Inflation Economics: the Tooth Fairy vs. Lemonade Stands
Over the weekend, walking with a few other adults in 75-degree Holliston, Massachusetts, I observed a clear harbinger of spring: a kid’s lemondade stand in a cul de sac. The price: 10 cents per small cup. It wasn’t bad lemonade, either.
This led us (naturally) to discuss the resurgance of YouTube videos featuring beat-downs of Easter Bunny characters, and thence–again, naturally–to the going rates being paid by the Tooth Fairy. We reckon it’s a dollar.
The consensus–among 5 out of 6 adults–was that back in the day (20-40 years ago, depending on our ages), lemonade went for 5-10 cents, and the Tooth Fairy used to pay out somewhere between a dime and a quarter (that’s 10-25 cents, for our New Zealand readers).
The astute among you will quickly calculate the implications: inflation has hit The Tooth Business far more heavily than that sugary-sour cause of tooth-decay itself, Lemonade. The Tooth Fairy’s economic model, therefore, has been more inflation-challenged than that of the youthful entrepreneur.
Neo-classical Economics vs. Family Economics
Somebody out there will correct me, no doubt, but basically neo-classical economists suggest that people are largely rational utility-maximizers and that, markets being generally free, prices will seek levels informed by both those drivers.
The rest of us, of course, know that people are highly irrational and there is no such thing as a free market. So we are free to concoct our own theory of inflation in the realm of Family Economics.
Let’s start with the obvious fact: no rational adult would have kids in the first place. It makes no sense economically, and increasingly it’s becoming clear that it makes little sense in terms of happiness or sanity either (insanity being hereditary, since you get it from your kids.)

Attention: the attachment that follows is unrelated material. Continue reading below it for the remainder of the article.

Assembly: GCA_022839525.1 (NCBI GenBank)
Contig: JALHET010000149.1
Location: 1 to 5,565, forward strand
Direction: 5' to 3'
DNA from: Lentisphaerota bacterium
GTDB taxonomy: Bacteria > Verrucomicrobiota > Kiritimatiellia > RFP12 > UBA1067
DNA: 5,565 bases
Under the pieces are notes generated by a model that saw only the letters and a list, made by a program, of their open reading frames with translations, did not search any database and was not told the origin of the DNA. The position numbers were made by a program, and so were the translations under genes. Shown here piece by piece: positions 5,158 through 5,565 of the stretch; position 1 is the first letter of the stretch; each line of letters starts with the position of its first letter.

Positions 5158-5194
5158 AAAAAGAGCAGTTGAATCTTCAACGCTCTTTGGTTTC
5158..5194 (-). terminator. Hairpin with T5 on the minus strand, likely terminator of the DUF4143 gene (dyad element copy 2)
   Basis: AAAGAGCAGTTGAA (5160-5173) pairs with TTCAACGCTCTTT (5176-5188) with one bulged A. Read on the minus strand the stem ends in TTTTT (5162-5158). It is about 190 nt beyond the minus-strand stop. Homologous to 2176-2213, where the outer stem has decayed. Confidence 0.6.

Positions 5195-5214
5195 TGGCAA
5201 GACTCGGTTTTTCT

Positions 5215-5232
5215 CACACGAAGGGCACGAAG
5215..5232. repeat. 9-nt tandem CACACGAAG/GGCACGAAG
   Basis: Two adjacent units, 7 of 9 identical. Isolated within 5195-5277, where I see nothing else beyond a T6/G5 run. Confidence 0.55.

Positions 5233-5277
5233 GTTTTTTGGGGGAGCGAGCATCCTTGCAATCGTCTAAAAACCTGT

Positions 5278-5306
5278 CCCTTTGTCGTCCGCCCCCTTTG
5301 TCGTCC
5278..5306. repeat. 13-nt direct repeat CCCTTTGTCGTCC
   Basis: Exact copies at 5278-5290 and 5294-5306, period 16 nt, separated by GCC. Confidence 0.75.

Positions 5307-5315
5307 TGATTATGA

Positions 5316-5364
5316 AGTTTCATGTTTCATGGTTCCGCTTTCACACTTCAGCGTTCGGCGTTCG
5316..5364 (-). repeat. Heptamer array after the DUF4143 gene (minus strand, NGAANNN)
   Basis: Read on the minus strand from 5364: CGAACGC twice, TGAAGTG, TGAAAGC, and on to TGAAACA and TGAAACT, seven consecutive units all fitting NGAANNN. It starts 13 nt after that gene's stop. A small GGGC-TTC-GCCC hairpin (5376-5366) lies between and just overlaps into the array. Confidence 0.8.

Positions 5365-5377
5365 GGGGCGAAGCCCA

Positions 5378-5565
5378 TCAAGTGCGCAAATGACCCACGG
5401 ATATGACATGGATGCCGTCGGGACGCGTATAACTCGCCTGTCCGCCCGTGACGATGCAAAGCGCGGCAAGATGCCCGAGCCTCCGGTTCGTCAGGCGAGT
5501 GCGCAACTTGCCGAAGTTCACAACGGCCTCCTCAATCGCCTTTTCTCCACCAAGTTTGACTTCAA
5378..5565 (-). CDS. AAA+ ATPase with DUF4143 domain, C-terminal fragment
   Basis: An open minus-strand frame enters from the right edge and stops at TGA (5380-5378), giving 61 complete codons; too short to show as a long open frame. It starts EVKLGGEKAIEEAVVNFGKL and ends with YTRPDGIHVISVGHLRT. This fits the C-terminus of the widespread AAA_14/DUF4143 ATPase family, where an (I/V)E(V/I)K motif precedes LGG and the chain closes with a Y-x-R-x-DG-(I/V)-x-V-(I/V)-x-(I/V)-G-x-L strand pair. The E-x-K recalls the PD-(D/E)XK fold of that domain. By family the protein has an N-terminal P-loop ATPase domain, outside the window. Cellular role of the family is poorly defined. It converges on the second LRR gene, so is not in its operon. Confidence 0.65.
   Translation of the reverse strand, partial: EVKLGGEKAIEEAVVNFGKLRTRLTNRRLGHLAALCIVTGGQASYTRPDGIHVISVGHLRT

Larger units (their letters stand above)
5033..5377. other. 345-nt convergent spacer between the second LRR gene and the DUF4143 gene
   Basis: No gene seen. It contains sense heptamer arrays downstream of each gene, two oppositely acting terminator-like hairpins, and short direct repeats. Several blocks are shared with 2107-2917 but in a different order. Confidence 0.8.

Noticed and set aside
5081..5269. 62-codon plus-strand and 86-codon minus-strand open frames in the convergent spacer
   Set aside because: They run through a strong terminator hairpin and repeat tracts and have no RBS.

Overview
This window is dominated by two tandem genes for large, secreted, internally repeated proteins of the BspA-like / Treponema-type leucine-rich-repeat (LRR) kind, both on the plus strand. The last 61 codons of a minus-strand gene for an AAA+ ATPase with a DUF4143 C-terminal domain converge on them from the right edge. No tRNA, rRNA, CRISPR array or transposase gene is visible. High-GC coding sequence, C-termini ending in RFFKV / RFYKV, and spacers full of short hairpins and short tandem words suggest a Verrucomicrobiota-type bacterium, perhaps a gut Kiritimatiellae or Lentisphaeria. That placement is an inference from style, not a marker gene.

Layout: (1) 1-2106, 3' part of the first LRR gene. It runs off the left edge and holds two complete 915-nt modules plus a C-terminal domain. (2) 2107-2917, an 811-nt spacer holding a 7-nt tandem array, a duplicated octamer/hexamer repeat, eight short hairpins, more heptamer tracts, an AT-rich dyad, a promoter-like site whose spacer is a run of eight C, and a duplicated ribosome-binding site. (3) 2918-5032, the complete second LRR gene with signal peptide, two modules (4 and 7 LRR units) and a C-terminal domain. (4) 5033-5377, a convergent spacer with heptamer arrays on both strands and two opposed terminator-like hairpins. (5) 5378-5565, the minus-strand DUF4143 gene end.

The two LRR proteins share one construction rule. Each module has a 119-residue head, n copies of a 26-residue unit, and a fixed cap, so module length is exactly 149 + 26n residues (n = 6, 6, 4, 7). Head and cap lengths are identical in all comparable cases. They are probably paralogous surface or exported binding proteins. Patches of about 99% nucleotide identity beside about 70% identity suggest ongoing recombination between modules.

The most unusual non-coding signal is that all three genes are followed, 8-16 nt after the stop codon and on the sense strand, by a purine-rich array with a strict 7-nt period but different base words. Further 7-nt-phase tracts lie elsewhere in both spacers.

Let’s focus on who sets prices. Nominally, it’s the kids who set the lemonade prices, while the Tooth Fairy (aka Mom and Pop) sets rates for the tooth repo business. In fact, M&P play a big role in each.
Mom and Pop, being in the game for irrational reasons anyway, wish the best for their kids. The best, in the case of lemonade stands, means that the kids get lots of business, much gratitude and praise, and little grief from the (neighborhood) market.
The best way to achieve that goal? Subsidized low prices. The kids get high volume, praise, even tips. Parents rationalize they’re teaching the kids a valuable lesson in economics. (Of course, they’re really just teaching them the case for massive government subsidy and transfer payments, but no matter).
Then why the high prices in dental recycling? Parents, operating against their own enlightened self-interest once again, foolishly seek love and affection from their kids. They figure if they over-pay for teeth, they’ll get that much more gratitude. The fact that kids don’t effectively calibrate the difference between ten cents and a dollar somehow doesn’t register to them.
And as if that weren’t enough, the fight for kids’ love extends to the competition from the perceived love the neighbors’ kids get from their parents. "But Johnny got five dollars from his tooth fairy" is the surest way to generate a round of neighborhood inflation.
There are several new approaches to economics out there, loosely aggregated under the term "behavioral economics." All aim to make sense out of otherwise nonsensical behaviors–seeing utilitarian maximization in people sacrificing their lives for the species’ sake (a la lemmings), that kind of thing.
But sometimes, I think, the search for meaning is simply doomed. Furthermore, if all behavior makes sense on some scale, then there’s no such thing as stupid. This is a dangerous belief, since if there’s no stupid, then there’s not much against which to contrast the opposing virtue.
A case in point may be parental love for children. Kids–they break your bank, break your heart, yet still the human race engages in the eternal race to propagate. Go figure.
What sense does it make? Not much. But why should it have to make sense? It’s an "is" thing.
Let’s just call it human economics and move along, move along, nothing to see here, just move along…